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The case for coaching: How can businesses improve performance?

Author: The Oxford Group, Published: 10 October 2019

We’ve long been advocates of using effective coaching in the workplace, whether that’s focused sessions at executive level with a defined outcome, or empowering leaders to use coaching skills themselves in their interactions with their teams. It’s a way to improve performance and productivity throughout your business – coaching often has a ‘trickle down’ effect, improving engagement and effectiveness exponentially. However, research conducted by our colleagues in the City & Guilds Group has revealed that employers who don’t offer coaching or train their managers in coaching skills are actually putting their organisations at risk.

City & Guilds Group surveyed over 1,000 UK professionals on their thoughts and experiences of coaching in the workplace. It clearly demonstrates the value of coaching to the future of the UK workforce: 79% of UK professionals say they consider coaching useful for adopting new technologies and ways of working. The research reveals that coaching also is integral to productivity and performance, with 84% of workers saying that coaching should be part of every business’s management and development programme.
 

The benefits of coaching

The Institute of Coaching cites many potential benefits for individuals, from becoming more self-reliant to contributing more effectively to a team. They found in their own research that 80% of people who received coaching reports an increase in self-confidence, and over 70% benefitted from improved work performance.

These micro-successes all add up to larger, macro effects across an organization. According to the City & Guilds study, 76% of employees believe coaching is helpful when going through periods of organisational change, and 79% say it’s useful for adopting new technologies and ways of working. In addition, as businesses begin to see staff from five generations working side-by-side, two thirds (64%) of those surveyed say that coaching has already become important in facilitating intergenerational working.

Coaching plays a critical part in boosting productivity as people move between roles or embrace portfolio careers, both growing trends in today’s workplace. Changing role often means facing new challenges, and amongst the respondents that had changed role in their company, over a quarter (27%) report taking four months or more to work to the best of their ability afterwards, with 10% taking seven months or longer. Demonstrating the impact of coaching on performance, the research found that people who didn’t receive coaching at this critical moment are over eight times more likely to say that they still don’t feel able to work to the best of their ability, compared to those that did receive coaching.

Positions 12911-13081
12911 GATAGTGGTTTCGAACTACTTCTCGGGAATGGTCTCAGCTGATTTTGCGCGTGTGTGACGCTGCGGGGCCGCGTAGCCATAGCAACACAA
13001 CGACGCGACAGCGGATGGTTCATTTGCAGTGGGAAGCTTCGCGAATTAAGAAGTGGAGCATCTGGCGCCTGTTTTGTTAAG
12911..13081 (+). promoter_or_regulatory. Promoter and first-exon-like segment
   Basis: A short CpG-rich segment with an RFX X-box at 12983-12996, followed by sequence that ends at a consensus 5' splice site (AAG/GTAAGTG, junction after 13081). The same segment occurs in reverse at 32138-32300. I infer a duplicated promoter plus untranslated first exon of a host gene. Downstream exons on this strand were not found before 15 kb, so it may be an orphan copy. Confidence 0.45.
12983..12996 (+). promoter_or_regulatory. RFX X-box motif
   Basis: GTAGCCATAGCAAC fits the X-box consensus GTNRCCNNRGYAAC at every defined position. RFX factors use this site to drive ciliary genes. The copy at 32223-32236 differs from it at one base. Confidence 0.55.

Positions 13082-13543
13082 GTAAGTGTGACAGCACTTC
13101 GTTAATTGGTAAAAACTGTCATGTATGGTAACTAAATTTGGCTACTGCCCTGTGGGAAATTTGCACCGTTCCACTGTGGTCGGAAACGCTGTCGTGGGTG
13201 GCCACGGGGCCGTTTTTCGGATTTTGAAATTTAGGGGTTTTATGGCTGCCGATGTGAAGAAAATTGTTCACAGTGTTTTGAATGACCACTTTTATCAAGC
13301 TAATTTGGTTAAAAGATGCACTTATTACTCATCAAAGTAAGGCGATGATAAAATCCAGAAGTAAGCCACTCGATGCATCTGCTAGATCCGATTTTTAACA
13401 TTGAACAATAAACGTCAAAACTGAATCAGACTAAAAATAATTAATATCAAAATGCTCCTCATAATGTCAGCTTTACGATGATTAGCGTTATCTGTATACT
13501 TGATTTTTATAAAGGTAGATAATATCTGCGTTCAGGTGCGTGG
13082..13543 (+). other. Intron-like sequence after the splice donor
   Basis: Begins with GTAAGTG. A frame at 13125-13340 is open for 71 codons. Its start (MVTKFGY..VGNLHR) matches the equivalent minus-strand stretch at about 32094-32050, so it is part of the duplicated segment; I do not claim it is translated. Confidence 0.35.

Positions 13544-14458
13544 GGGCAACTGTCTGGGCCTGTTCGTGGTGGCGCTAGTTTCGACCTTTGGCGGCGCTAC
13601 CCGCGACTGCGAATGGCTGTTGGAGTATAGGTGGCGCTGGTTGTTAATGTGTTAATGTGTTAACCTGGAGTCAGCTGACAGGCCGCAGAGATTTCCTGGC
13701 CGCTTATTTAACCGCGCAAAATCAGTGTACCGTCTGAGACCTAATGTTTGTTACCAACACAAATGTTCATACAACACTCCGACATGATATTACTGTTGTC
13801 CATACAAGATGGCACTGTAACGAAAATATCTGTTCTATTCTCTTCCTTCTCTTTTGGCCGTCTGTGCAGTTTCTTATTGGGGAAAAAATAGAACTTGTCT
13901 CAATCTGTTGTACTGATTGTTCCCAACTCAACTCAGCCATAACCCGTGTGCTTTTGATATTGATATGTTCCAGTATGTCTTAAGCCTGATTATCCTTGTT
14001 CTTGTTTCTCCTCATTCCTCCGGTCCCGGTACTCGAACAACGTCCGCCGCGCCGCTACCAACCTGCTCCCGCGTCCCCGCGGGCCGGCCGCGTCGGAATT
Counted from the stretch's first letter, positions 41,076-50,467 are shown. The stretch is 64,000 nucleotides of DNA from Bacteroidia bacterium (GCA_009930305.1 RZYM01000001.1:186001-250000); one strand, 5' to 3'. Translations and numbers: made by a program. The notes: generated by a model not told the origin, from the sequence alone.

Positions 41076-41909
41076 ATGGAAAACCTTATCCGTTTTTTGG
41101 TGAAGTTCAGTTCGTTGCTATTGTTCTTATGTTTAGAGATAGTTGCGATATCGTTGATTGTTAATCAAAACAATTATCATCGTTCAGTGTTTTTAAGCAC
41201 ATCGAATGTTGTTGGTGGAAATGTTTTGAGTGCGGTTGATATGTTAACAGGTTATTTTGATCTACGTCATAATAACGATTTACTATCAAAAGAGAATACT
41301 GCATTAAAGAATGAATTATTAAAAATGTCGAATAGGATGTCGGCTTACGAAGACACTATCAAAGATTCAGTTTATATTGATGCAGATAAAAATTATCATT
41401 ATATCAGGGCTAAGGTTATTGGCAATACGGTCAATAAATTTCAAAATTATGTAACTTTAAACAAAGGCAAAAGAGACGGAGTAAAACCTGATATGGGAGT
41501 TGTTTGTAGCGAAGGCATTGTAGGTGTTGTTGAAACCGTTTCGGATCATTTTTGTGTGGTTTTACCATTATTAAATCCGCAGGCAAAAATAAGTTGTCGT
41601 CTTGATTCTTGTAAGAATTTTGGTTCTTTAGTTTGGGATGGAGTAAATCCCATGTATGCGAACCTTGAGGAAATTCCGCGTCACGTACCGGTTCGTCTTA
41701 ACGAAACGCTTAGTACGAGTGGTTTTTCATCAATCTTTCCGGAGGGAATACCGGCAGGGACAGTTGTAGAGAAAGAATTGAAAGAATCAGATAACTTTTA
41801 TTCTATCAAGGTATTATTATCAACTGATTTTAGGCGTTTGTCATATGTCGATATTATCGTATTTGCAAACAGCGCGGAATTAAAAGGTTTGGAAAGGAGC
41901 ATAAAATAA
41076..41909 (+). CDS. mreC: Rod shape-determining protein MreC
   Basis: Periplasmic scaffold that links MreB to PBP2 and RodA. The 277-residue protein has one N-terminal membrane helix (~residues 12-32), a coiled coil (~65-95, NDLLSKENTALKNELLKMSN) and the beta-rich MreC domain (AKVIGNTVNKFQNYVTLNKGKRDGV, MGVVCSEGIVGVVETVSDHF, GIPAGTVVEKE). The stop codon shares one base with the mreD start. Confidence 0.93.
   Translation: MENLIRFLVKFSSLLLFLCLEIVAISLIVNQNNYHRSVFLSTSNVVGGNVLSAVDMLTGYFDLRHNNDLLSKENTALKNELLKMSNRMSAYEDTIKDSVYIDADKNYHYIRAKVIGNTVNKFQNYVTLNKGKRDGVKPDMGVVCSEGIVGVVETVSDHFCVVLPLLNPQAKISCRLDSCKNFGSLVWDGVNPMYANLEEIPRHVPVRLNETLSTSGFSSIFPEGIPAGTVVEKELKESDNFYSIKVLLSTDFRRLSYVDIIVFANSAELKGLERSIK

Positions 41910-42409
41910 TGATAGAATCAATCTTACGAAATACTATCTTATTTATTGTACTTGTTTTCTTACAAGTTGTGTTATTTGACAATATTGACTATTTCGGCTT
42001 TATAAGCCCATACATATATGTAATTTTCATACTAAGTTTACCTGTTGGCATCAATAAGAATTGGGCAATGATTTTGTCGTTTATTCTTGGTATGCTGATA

John Yates, Managing Director, City & Guilds Group, commented: “Coaching is an easily accessible tool that empowers employers to undertake successful organisational and technological transformation, while boosting workforce engagement, performance and productivity. Our research demonstrates that people place real value in coaching, a fact that employers cannot afford to overlook. Being so easy to implement, and yet affecting employees and the wider organisation so positively, coaching is a missed trick for employers that fail to get on board.”
 

Failure to invest

The research also reveals that companies that don’t provide coaching opportunities risk leaving employees feeling undervalued. Of those respondents that haven’t been offered coaching by their current employer, lack of investment (33%), taking staff for granted (31%), leaders’ disinterest in staff (22%) and a lack of understanding on the value of coaching (22%) are listed as the most common reasons.

Gary Shewan, Learning & Development Consultant, Legal and General, revealed:

“Embedding a culture of coaching is a key component of our Talent Development Programme and continues to have a positive impact on Legal & General. Involving managers at all levels to support the programme has meant that learning and development is very much in line with business needs, resulting in a step change in how learning and development is perceived across the organisation with staff recognising the need for continual learning – which is so important if individuals, teams and the company as a whole is to keep up with the pace of change. Not only has retention improved, but employee engagement continues to improve, and we can also see a measurable improvement to performance as delegates are able to implement projects worked on during the programme to deliver customer benefits and business efficiencies.”